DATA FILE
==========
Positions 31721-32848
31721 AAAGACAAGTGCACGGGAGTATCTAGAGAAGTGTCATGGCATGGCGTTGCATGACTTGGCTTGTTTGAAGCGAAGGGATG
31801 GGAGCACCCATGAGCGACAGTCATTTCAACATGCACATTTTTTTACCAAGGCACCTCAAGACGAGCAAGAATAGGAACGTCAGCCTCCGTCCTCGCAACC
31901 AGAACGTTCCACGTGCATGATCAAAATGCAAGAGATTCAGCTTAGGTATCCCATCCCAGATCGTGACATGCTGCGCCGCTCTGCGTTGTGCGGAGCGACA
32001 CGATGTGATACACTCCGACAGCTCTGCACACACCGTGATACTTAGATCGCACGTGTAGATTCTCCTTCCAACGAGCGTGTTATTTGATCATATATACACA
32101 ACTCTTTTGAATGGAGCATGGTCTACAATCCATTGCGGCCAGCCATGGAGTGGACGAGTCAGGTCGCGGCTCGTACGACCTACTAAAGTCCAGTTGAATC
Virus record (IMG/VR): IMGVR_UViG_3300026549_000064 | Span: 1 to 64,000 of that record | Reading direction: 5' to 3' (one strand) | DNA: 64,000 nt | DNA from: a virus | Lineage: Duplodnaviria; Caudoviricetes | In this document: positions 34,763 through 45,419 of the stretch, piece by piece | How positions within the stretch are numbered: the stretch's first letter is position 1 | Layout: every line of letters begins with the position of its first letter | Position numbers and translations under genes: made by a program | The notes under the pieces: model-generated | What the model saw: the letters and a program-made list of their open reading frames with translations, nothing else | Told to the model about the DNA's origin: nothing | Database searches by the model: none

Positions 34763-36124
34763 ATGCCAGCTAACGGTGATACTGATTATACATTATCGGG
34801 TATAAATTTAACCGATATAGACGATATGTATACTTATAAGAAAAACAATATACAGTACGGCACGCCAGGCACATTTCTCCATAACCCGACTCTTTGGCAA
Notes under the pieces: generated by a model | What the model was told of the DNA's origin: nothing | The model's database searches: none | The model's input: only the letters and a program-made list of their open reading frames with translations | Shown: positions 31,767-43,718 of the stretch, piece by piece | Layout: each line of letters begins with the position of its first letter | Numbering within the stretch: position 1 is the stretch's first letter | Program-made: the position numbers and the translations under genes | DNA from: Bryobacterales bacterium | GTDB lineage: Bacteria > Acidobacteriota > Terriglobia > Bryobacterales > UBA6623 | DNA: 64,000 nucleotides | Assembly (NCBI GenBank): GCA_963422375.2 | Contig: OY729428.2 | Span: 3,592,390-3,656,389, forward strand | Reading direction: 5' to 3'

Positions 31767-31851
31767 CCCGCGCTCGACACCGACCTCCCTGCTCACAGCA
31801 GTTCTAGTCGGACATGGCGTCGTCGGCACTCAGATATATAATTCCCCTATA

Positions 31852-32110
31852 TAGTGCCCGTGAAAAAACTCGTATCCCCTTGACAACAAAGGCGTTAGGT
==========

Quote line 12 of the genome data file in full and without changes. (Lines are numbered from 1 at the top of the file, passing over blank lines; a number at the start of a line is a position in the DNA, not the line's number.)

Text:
Positions 31767-31851